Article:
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I am quite new here so I may missing something obvious, however I have quite a bit of experience from the technical communities (Ask Ubuntu and StackOverflow). Therefore, I try to understand the best way to use this site by relating to what I already know.

This is confusing me a little bit. In the other sites of the network, answers posted as comments (and vice versa) are absolutely discouraged and get flagged routinely. I know because I have review privileges on Ask Ubuntu and I have read the policies of the various communities.

However, here I see many questions which do not have answers, just to find out that a user (usually with a medium/high rep!) posted the answer scattered in a couple of comments to the question. As far as I understand, this is against the policies and the "format" of this network.

My question is: why do they do that?

Bonus questions: what should we do to stop them? Is flagging comments a viable solution?

For now I left a comment in a couple of cases, like "you should write that in an answer" but I don't think I will be listened.

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    Your strategy is good; if there's no feedback, you can add an answer yourself, maybe marking it “community wiki”, if you give no real contribution other than collecting comments. – egreg May 7 '16 at 7:15
  • The fact is that comments, unlike answers, cannot be downvoted, so users tent to make an improper use of them. – - meta.english.stackexchange.com/questions/5394/… – user519 May 10 '16 at 23:42
  • @Josh61, that may be an explanation, although I hope it's not the real motivation. Maybe you could post that as an answer. :-) – Andrea Lazzarotto May 11 '16 at 5:09
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    Comments are an easier and less compromising way to express your ideas, for this reason users tent to use them in an improper way. I think their usage should be restricted somehow. Plus, unlike answers, they can be deleted anytime so it is not the place where to post "useful and helpful" material. – user519 May 11 '16 at 6:49
  • @Josh61, I don't see the users of Italian.SE going nuts about their rep like in other parts of the network. If the comments do tend to be useful and helpful for both the person asking and the ones answering I wouldn't bother being too picky, only the user that wrote them and the moderators can delete them. Rather, why noone seems to have an issue with the users asking the question not editing them properly using the comments given? – Erik vanDoren May 11 '16 at 13:05
  • @ErikvanDoren - my experince here is mainly on ELU where comments are often an issue, I've become sort of allergic to comments, but that's my problem. – user519 May 11 '16 at 13:08
  • @Josh61, yes I know, each community tends to acquire its own flavour overtime, as it should since we are not machines – Erik vanDoren May 11 '16 at 13:13
  • @ErikvanDoren, «noone seems to have an issue with the users asking the question not editing them properly» I have an issue with that. :P – Andrea Lazzarotto May 11 '16 at 15:47
  • @AndreaLazzarotto, good, that should be the main concern, you don't get rid of lazy questions flogging the users that try to suggest how to make them better. Simply culling them when moderating does little too: you just eliminate a question that could have merit assuming (and you know what happens when you assume) that all these guys are lazy, when there’s the chance they simply have not been taught how to ask or research for themselves, specially when talking about people learning a language what's obvious for you might not be so for them. – Erik vanDoren May 12 '16 at 13:20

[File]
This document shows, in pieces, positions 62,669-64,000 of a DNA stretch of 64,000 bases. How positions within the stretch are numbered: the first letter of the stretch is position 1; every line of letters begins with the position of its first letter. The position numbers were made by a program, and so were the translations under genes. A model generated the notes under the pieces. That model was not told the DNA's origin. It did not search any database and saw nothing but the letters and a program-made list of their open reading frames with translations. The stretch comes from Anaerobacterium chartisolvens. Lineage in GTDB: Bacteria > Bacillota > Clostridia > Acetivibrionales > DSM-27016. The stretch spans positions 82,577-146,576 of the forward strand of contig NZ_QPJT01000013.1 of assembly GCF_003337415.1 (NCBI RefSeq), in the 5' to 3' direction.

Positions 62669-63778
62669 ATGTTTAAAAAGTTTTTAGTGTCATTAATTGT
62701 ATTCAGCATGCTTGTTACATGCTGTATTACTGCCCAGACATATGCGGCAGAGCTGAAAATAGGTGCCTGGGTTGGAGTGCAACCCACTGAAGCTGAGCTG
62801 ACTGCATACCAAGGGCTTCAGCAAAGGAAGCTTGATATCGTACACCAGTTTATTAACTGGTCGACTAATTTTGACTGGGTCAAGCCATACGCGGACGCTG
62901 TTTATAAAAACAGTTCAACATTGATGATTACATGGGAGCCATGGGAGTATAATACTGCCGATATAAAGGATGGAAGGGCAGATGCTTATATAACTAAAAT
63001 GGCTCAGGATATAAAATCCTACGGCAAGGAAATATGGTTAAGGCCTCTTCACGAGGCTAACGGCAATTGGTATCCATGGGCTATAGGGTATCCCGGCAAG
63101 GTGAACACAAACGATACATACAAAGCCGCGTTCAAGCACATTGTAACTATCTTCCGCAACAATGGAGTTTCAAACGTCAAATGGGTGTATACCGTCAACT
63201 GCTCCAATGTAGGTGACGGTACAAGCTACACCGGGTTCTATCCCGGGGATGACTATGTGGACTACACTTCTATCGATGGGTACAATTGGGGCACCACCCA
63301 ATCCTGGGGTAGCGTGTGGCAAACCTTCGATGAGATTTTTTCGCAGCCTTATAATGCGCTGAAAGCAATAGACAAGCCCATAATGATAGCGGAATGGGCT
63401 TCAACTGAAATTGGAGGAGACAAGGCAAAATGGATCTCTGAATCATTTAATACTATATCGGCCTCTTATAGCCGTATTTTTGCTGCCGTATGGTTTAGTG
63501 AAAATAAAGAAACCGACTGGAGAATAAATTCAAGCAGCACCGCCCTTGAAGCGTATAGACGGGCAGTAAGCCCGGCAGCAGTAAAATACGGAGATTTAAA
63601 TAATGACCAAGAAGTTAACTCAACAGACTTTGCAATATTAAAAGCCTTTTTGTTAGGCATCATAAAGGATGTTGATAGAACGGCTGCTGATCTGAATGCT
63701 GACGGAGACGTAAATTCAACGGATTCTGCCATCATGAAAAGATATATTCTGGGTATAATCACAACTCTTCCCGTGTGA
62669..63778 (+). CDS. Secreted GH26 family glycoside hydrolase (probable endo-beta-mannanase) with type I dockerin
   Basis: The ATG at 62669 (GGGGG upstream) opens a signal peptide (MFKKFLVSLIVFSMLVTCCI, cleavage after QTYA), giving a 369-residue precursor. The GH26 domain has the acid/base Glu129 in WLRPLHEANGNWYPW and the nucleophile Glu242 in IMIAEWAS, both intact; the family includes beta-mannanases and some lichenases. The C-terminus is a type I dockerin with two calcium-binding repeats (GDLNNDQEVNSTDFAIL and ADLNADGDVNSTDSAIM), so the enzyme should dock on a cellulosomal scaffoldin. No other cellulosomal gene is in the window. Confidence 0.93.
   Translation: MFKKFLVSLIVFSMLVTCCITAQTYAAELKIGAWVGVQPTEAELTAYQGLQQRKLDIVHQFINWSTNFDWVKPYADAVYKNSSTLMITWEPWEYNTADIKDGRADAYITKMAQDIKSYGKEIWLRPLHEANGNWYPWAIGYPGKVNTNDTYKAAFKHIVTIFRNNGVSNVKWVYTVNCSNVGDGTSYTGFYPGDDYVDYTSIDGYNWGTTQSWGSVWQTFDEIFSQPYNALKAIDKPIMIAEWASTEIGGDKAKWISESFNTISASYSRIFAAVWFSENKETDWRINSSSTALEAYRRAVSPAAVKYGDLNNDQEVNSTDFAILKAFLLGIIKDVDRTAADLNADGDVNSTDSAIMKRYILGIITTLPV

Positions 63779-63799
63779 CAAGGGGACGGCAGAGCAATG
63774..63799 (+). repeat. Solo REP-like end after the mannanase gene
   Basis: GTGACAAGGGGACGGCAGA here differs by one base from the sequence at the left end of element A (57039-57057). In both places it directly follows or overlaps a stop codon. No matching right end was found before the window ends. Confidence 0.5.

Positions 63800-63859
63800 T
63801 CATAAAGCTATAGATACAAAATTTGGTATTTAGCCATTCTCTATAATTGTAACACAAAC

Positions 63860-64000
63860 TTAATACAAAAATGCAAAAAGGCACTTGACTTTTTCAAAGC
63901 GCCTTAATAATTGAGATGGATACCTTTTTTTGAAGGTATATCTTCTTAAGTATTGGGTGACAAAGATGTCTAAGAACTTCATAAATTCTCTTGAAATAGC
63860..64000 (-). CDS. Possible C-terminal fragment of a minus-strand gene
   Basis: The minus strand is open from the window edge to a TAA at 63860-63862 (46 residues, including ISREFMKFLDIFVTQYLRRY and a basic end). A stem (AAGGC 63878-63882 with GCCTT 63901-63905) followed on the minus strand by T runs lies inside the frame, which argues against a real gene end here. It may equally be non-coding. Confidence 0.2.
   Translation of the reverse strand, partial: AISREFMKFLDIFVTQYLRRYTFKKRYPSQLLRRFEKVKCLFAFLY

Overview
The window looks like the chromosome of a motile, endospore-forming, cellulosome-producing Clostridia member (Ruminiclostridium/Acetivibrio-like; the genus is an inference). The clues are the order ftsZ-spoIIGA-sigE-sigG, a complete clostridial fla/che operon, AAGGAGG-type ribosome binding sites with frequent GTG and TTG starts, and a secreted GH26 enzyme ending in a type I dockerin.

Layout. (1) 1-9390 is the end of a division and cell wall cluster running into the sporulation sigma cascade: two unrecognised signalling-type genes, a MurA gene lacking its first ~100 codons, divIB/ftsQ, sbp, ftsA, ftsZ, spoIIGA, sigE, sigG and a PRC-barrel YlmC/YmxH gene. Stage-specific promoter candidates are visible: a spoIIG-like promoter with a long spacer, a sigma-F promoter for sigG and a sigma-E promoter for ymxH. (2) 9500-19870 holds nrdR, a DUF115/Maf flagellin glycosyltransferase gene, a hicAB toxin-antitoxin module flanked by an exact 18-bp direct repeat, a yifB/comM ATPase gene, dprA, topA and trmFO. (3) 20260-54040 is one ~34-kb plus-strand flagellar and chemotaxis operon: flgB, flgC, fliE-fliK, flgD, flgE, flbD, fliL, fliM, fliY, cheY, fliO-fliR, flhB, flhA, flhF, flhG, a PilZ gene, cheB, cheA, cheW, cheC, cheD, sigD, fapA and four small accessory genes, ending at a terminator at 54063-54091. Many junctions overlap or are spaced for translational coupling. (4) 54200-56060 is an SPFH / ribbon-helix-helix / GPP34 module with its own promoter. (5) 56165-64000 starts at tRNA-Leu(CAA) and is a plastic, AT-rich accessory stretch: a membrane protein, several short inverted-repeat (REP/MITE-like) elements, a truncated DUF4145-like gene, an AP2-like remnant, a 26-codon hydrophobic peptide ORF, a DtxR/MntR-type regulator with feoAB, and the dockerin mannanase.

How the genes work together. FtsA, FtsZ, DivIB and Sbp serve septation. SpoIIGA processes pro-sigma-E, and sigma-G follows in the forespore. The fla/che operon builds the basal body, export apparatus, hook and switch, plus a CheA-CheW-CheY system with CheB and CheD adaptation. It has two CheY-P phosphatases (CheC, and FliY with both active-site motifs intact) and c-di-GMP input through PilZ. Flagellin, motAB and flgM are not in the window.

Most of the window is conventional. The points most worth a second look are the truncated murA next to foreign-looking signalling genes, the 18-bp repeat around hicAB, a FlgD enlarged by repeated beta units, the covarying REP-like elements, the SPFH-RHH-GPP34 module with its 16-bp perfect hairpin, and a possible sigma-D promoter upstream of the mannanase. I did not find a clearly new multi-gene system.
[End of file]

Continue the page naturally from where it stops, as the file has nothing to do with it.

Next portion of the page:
• Please stick to the topic. My question is not about beating novices that ask questions, it was about understanding why experts bury good answers in the comments. – Andrea Lazzarotto May 12 '16 at 13:25
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I can speak only for myself, of course. I might have been guilty of the behaviour you mention: if so, in general it is because I feel that what I have to say is incomplete, or unsupported by sources, or am not sure of its correctness. So I consider it a comment because I give some of a cue, or of a half-baked idea others might want to improve (or refute, as the case may be).

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    I agree with you. In my opinion, high reputation users here seek to have a site of very high quality. For this reason, they post comments instead of answers when they feel that it is something incomplete, that it doesn't give enough details, it is not based on good sources or that they are only expressing their own experience or their own opinion. – Charo May 7 '16 at 13:53
  • Nevertheless, this kind of comments often give rise to very interesting discussions about the question, which sometimes end up with very good answers. I mean that, thanks to the discussion generated by the comments, one ends up writing a very good answer, otherwise the answers would be poorer. – Charo May 7 '16 at 14:04
  • So, I wouldn't discourage this behaviour, but I think we should spur on writing an answer once the discussion has generated enough details. – Charo May 7 '16 at 14:13
  • The problem is that, in many cases, the comments I am referring to contain full featured answers and there is no reason why they are posted as comments. Especially since they get never converted to answers later on. As per the rules, comments should be used to ask clarifications or provide "non-answering" information. – Andrea Lazzarotto May 7 '16 at 15:26
  • @AndreaLazzarotto: If you really believe it's that way, I think you should follow the suggestion of egreg's comment. See, for instance, what happened here. – Charo May 7 '16 at 16:27